It’s funny how every new gadget, however trivial, comes wrapped in the idea that it is the Way Of The Future.
The other week it was smart suitcases that text you from the luggage conveyor in airports. That, I admit, has a pretty good chance of taking off.
But what about all the other stuff that – supposedly – was going to re-define our lives? Everything from the cashless society to paperless offices to food pills to the death of the cinema to flying cars?
Flying cars especially. Every few years, somebody builds one and we’re told – yet again – that soon we’ll all be using them. It’s inevitable. The idea that they’re an automatic next step has never gone away, it’s just a matter of waiting, get with the program.
Actually, they won’t happen – and for sound engineering reasons, quite apart from the practical nightmare of having a population of half-trained pilots screeching about the skies.
Indeed, none of the grand expectations about The Future have ever come to pass in the way pundits claimed – and yet our faith in those predictions sails through failure after failure with undiminished zeal. Why?
Sometimes these predictions flow from disastrous failures of comprehension. Food pills were hyped in the 1920s as ‘future food’ because of the discovery that the essential vitamins and minerals we need could be crunched down into them. What that missed was the fact that we still need bulk to get the calorific value – a fact known at the time, and pointed out by dieticians even as pop-sci enthusiasts were extoling a food pill-filled future. Later, amid the hype of the Space Race, ‘space food’ became the future – pre-packaged pap squeezed out of toothpaste tubes that we’d inevitably all be eating in the World of Tomorrow.
Those predictions were silly even at the time. But for the most part these predictions emerge from apparently rational analysis. Take the paperless office, in which the computer screen was meant to replace hard copy. Not only did it never happen, but desktop workstations and multi-function printers have radically multiplied the amount of paper being produced. People don’t like reading big documents on screen, it seems.
That, of course, highlights the issue – a lot of these predictions pivot on flawed assumptions.
To me those flaws derive from several issues in combination. One of them is the obvious one: marketing. Somebody invents something and naturally wants it to sell, so of course it’s hyped as the Inevitable Next Big Thing which will Replace Whatever We’ve Got Now.
Another ingredient – which explains why that sort of hype gets so much traction – is that we’re conditioned to find ‘progress’ credible. Western society, particularly, pivots on concepts of ‘progress’ – directional change to an end point in which the new automatically supplants the old. Often the new is attributed magical powers, if only because its limits aren’t known and therefore it seems to cure whatever is wrong with the current stuff. Back in the 1980s I used to get lambasted all the time by plaintive cries of ‘but it’s high tech!’ when the first real desktop computers didn’t replicate whatever the ‘Hollywood’ computers had done the night before on Star Trek.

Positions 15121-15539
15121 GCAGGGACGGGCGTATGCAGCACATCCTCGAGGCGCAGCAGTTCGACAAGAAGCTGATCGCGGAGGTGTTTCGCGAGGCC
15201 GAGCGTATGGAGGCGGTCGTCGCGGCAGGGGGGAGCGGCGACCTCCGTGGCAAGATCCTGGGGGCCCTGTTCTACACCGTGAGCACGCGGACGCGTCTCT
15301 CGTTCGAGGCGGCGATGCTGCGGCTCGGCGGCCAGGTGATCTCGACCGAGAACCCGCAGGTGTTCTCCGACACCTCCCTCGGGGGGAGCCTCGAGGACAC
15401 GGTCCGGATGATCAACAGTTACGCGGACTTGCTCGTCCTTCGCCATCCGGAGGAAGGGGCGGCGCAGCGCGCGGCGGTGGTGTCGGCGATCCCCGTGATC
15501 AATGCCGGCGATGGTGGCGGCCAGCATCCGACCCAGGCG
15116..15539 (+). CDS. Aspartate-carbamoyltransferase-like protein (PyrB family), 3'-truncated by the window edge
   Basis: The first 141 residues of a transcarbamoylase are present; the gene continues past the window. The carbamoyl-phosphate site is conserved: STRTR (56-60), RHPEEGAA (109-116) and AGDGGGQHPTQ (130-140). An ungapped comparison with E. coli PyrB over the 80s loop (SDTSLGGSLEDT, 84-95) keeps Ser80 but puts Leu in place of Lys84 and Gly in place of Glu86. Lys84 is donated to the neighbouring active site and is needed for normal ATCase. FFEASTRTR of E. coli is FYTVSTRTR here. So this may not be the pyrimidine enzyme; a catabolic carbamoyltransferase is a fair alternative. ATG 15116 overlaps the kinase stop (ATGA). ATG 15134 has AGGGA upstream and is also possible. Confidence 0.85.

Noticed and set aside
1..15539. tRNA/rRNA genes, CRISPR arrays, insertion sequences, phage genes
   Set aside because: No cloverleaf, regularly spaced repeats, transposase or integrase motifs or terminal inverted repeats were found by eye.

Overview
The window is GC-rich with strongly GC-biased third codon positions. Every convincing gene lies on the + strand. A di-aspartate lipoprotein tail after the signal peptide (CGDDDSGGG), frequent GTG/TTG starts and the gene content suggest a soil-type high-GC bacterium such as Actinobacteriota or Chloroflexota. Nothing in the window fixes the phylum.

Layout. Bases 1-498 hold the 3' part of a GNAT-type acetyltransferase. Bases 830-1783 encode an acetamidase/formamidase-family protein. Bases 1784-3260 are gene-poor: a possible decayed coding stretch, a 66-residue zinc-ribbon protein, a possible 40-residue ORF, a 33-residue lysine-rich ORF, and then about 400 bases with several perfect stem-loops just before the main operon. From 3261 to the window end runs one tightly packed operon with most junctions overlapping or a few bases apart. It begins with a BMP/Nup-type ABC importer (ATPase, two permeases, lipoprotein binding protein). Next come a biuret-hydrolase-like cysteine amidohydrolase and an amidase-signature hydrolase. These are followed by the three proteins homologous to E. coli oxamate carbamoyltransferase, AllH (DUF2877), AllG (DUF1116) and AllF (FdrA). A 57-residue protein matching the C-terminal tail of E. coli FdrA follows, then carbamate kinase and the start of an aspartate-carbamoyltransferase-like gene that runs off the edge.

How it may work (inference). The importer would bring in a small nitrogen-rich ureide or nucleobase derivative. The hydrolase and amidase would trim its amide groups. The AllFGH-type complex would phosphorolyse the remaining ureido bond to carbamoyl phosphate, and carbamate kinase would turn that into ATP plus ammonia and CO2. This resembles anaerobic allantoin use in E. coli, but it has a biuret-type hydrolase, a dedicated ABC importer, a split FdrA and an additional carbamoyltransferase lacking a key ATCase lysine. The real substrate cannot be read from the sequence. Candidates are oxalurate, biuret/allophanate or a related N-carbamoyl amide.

Into this is mixed a classic human cognitive flaw, the recency effect – in which the latest ‘thing’ gains disproportionate value and importance, even if it isn’t by any abstract measure. Any immediate or recent trend often tends to be seen as the way things will always be in future. Back in the 1960s, for instance, the monolithic sums spent on the ‘space race’ provoked quite credible projections involving Mars missions and moon bases by the year 2000. If spending had continued at the 1960s rate, all of that was credible. But it didn’t – NASA’s budget was being slashed even before Apollo 11. (Damn.)
Add to that a fair helping of the usual failure to understand how society actually adopts things – which isn’t the way most people imagine – and the scene is set for one epic ‘way of the future’ prediction fail after another.
As for how ‘the future’ really works? It’s a product of the interaction between society and technology, and usually – as we saw with the information revolution – the outcome usually erupts out of left field. I mean, the only person to predict the social revolution that would follow having a connected computer in every home was Sir Arthur C. Clarke – and he did that decades before it happened, largely on the back of his invention of the communications satellite.
By 1963 he was envisaging pretty much the social change driven by communications technology that we’ve actually seen since the early 2000s. And he soon figured that computers would be the vehicle for it. Here he is, nailing today’s world, back in 1974:
Copyright © Matthew Wright 2015